Moving on again, in 2012, former Southampton player Claus Lundekvam claimed that he and others regularly manipulated matches for financial gain making arrangements with the opposition captain about betting on the first throw, corner, yellow card or penalty. The Guardian ran this story and the Mail followed with reports that Liverpool allegedly benefited from match fixing during a 2009 Champions League game.    The PL made no comment.   The story went away and there has long been a suspicion that pressure was put on the media to drop the investigations.

In January 2005, Chelsea tapped up Ashley Cole from Arsenal.  Scudamore at the PL set up an independent commission to look into the matter which found that Cole, Mourinho and Chelsea were guilty of breaking Premier League Rules. Cole was fined £100,000. Mourinho £200,000 and Chelsea FC £300,000 and a suspended three-point deduction.  The points deduction did not get implemented.  The fines, compared to the damage done to Arsenal, were tiny, and it gave a signal to all clubs that tapping up could now take place for a very minor cost.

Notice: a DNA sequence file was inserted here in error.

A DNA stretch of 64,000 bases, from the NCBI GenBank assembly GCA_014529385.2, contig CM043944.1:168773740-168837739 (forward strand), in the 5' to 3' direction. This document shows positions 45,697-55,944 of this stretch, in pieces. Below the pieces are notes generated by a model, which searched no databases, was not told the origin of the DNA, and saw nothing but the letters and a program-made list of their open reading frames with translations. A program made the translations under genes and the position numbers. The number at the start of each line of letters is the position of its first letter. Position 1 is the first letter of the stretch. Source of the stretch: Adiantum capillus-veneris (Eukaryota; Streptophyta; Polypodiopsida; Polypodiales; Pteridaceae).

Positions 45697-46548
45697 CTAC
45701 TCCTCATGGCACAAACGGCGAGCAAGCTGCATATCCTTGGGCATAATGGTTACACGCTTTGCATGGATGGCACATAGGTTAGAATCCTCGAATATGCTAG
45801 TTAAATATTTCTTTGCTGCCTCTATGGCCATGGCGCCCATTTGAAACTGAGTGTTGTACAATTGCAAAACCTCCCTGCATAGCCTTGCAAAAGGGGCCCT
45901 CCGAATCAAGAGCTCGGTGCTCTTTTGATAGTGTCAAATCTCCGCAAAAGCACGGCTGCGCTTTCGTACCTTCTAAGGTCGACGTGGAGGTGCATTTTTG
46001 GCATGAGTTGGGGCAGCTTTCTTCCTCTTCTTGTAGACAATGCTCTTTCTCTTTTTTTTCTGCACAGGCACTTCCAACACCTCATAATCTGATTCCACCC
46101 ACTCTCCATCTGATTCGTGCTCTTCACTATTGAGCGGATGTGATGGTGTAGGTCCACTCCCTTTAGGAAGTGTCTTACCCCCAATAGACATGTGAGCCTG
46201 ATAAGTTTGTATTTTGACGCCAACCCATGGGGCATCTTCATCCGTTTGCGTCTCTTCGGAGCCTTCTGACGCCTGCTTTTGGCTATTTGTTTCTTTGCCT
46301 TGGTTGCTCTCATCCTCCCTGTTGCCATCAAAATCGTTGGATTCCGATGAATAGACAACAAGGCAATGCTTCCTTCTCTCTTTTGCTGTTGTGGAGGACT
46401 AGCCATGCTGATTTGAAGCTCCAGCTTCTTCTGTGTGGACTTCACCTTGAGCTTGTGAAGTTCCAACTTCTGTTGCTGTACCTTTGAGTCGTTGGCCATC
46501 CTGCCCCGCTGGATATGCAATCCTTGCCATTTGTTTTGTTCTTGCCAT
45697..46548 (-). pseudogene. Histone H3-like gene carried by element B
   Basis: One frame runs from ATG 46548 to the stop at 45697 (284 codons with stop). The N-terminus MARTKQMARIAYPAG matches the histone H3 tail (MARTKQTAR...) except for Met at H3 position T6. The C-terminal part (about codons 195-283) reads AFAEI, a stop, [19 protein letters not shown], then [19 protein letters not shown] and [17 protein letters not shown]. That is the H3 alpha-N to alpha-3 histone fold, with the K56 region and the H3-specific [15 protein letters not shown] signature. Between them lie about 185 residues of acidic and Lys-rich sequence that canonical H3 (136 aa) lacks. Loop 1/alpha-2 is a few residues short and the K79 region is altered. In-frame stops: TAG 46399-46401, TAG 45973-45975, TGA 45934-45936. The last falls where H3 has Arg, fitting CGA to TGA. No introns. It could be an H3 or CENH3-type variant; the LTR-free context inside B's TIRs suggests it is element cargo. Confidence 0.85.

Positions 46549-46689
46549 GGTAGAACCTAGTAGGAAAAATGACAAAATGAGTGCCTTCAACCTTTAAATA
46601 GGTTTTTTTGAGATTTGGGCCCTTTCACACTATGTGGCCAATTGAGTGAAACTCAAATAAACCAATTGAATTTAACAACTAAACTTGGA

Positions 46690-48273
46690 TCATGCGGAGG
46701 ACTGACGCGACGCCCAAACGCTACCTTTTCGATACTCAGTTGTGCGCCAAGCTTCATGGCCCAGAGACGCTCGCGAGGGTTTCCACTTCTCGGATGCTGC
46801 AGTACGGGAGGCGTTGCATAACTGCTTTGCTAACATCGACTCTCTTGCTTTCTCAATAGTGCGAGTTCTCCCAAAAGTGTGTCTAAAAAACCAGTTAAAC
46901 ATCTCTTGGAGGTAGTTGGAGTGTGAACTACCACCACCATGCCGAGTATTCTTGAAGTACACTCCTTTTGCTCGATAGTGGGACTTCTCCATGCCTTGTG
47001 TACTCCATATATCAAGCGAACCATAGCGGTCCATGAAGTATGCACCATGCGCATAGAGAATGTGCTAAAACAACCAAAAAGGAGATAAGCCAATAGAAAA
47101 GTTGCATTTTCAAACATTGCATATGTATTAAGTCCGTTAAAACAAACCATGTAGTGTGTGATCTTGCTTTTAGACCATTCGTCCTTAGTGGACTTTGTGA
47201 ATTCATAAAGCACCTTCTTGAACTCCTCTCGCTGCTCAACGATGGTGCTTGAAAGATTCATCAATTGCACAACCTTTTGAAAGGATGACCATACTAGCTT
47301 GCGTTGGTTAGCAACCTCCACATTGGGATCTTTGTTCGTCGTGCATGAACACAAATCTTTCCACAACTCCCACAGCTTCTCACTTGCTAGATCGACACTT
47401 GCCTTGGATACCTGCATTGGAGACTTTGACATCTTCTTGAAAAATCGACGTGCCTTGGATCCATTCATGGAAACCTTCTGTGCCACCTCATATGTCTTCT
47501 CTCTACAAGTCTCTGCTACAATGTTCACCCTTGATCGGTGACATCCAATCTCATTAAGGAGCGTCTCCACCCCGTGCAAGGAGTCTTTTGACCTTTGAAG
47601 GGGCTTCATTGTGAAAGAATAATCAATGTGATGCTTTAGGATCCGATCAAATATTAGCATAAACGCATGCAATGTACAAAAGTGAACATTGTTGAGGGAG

In January 2006 former ex Luton manager Mike Newell and ex QPR manager Ian Holloway said that bribery was rife in English football.   In September that year the BBC ran a Panorama programme on corruption.  Eventually Scudamore of the PL set up an independent investigation agency which reported in December 2006 revealing 17 transfers that looked dubious involving five clubs, three managers and numerous agents.  Nothing happened.  Sam Allyerdyce who was implicated announced he was suing the BBC.  He never did, which of itself is quite interesting.

In May 2014 emails containing numerous sexist and insulting remarks written by Scudamore were leaked by a former temporary PA. Scudamore said that the emails were “private emails exchanged between colleagues and friends of many years,” even though he used the PL account to send out the emails. He apologise but nothing else happened.

The power of the Premier League can be seen in all these stories.  If caught they investigate and nothing of consequence happens.  No matter what the allegation nothing happens.  That is the measure of supreme power.

7  Fifa

For an organisation that is known to be corrupt and is clearly broken, Fifa wields enormous power, for three reasons.  One the sponsors continue to pay into it.  Two the broadcasting companies continues to pay into it.  Three the Football Associations in each country continue to support it.  They might make noises, but they don’t pull out.